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Levaquin maker Johnson & Johnson is fighting attempts by plaintiffs to consolidate the first three bellwether levaquin lawsuits in to one trial.

The company is facing hundreds of levaquin lawsuits that have been filed in both state and federal courts. The lawsuits allege that the company’s popular antibiotic medication, Levaquin, is the cause of tendon ruptures, tendonitis, and other tendon problems that have been suffered by patients who have taken the medication.

Levaquin lawsuits filed in federal court have been consolidated into a multidistrict litigation (MDL) in the U.S. District court of Minnesota.

The first cases selected for trial are known as Bellwether cases. Bellwether trials play an important role in determining how a jury will react to the issues of that are present throughout the MDL and potentially laying the groundwork for a possible settlement.

Plaintiffs’ attorneys have proposed to consolidate the first three Bellwether cases into a single trial, claiming that the cases have similar injuries, claims, and situations and that would be more efficient for the court to handle them as a single trial.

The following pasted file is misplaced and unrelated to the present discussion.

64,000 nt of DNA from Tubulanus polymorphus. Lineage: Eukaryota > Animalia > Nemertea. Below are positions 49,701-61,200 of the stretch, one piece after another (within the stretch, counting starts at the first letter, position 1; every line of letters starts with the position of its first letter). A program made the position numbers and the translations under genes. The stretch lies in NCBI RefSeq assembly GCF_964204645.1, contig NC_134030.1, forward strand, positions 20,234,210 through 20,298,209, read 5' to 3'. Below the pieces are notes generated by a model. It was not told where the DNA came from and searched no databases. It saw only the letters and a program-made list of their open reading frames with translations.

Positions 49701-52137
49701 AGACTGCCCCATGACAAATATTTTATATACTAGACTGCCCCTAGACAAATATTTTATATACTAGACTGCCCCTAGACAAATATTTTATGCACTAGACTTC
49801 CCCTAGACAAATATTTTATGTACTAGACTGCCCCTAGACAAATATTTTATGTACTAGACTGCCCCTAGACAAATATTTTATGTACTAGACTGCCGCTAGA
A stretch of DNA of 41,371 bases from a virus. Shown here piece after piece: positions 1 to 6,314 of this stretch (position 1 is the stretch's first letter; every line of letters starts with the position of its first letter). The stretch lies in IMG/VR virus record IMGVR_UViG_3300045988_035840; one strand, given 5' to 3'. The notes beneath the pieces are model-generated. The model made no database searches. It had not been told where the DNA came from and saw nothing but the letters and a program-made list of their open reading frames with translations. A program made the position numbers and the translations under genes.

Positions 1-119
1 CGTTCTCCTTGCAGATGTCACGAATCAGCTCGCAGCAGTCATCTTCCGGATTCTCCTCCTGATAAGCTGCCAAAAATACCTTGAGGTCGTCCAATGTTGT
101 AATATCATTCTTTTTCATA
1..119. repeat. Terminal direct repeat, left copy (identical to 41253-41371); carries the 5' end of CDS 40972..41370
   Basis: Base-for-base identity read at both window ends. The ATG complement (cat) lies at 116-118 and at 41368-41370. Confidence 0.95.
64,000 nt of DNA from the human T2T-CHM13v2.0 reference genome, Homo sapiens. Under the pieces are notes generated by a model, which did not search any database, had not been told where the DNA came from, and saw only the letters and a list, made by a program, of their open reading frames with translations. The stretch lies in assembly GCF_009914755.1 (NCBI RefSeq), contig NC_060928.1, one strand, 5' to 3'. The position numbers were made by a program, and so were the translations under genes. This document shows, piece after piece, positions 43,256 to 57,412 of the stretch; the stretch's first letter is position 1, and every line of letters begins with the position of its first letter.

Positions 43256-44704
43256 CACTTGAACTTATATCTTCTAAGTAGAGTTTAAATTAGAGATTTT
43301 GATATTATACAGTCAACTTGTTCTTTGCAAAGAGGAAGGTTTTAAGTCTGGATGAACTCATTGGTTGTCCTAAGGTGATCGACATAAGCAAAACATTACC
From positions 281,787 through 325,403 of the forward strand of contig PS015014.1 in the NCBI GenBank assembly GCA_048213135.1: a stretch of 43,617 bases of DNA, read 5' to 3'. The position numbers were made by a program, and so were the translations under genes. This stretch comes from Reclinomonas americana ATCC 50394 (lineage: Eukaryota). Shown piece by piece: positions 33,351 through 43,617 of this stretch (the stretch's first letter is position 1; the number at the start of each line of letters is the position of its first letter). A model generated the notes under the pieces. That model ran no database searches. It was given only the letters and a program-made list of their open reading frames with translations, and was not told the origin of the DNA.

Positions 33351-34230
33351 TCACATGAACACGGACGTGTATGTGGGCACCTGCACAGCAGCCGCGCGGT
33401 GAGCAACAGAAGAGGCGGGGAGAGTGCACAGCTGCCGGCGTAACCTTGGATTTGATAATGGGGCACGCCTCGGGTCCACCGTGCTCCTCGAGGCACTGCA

Attorneys for the Johnson & Johnson, and it subsidiary Ortho-McNeil, disagree and argue that the potential differences in plaintiffs’ medical history and unique injuries suffered by each plaintiff may confuse the jury.

After years of pressure from the consumer advocates group Public Citizen, in July of 2008 the U.S. Food and Drug Administration (FDA) finally required the makers of Levaquin and other similar medications to update the warning labels for the class of antibiotics known as floroquinoles. The updated label now carries the FDA’s strongest available warning, the infamous black box warning, for an increased risk of tendon problems including tendon rupture in users of Levaquin and other flouroquinolone antibiotics.

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